Who needs to purchase tail coverage?
Tail coverage is only necessary when a Claims-Made policy is cancelled or terminated AND the insured physician cannot secure “Nose” coverage aka “prior acts” from a new insurance carrier.

Many physicians becoming employed by hospitals/health systems may be required to purchase tail coverage because most hospitals/health systems are self insured and either can’t or won’t provide the incoming physician with prior acts or nose coverage.

Physicians leaving one state to join a private practice in another state are also usually forced to purchase tail coverage for their prior practice because the new group’s malpractice insurance carrier either can’t or won’t provide prior acts or nose coverage in a different state.

What if I choose not to purchase tail coverage?
There can be valid (mostly financial) arguments to consider not purchasing any tail coverage at all. While the cost of tail coverage can be prohibitive and frankly alarming to many physicians, the ramifications of not buying tail coverage can be far worse. The number one reason to buy tail coverage is to know you have adequate insurance coverage in place for the defense and potential payment of a potential medical malpractice claim.

A few other reasons to consider:
Hospital by-laws (properly written) require physicians to have malpractice coverage in place not only during the time you practice at the hospital, but also for any potential future claims that may arise as a result of your practice of medicine when you were on staff. Translation, the physician is required to purchase tail coverage or will be in violation of the hospital by-laws.

If a physician leaves a group practice, that physician may have a contractual obligation to buy/pay for tail coverage upon departure and may not be aware of that obligation. Many physician employment agreements are either silent on or at best ambiguous about who bears the expense of malpractice tail coverage in the event a physician leaves a group. Always consult an employment attorney when joining a new practice and signing a new agreement as well as negotiating a departure from an existing group.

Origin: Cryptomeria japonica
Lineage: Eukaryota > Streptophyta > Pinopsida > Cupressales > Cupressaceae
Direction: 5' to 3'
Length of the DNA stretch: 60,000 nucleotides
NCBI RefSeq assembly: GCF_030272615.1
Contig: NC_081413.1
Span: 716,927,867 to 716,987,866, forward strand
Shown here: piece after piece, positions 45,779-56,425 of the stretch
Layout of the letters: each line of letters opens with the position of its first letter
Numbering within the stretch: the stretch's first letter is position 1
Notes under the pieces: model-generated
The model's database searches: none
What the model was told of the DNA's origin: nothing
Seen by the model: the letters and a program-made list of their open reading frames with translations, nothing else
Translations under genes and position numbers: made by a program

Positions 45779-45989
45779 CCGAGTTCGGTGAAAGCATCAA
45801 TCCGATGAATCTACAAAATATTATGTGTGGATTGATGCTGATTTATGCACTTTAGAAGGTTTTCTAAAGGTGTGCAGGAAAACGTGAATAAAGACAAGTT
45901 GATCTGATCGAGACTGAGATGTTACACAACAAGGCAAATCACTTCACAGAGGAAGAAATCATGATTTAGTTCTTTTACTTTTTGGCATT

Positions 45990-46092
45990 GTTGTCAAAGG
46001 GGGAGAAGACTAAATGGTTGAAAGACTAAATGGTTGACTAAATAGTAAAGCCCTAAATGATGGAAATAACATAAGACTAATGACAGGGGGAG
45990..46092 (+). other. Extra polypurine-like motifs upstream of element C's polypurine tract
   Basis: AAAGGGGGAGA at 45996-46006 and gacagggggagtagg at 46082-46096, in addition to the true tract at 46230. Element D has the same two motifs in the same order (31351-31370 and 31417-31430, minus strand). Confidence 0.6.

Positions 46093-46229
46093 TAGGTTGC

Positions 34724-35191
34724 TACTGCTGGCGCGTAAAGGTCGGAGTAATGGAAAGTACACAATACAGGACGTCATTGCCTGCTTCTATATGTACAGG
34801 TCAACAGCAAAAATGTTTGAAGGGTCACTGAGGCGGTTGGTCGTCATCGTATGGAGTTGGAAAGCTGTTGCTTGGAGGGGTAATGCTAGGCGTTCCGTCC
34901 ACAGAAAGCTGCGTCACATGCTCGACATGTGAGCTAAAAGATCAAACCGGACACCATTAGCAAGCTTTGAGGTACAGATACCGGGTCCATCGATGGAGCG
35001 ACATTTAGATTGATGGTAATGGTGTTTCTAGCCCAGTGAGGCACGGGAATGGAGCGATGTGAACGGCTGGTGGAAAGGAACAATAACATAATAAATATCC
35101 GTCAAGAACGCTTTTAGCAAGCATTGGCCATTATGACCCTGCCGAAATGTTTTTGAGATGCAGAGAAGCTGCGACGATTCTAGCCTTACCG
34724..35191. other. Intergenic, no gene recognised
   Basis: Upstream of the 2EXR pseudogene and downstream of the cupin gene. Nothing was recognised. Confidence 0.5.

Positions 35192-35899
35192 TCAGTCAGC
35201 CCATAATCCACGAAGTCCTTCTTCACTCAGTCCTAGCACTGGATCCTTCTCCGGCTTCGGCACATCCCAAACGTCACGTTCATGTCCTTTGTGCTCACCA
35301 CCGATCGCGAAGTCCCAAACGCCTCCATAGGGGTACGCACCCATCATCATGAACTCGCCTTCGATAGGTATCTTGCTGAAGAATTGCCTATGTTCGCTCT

Another reason to purchase tail coverage is, unfortunately to keep your medical license from being suspended. Yes, there are a few states that require physicians (as part of licensing) to have tail coverage in place. Most importantly, the decision to not purchase tail coverage today could haunt a physician in the future. Hospitals with good credentialing practices will not grant staff privileges to a physician with any gaps in malpractice coverage. Also, if a physician pursues employment with a hospital (as many private practice physicians are these days) a gap in malpractice insurance will minimally disrupt the employment negotiation. As with all other important financial considerations that accompany the practice of medicine, always consult with an expert in the insurance industry, lawyer, and/or CPA and make an informed decision.

Content provided by Scott Dutton, Administrator of The Stand Alone Tail Program, www.StandAloneTail.com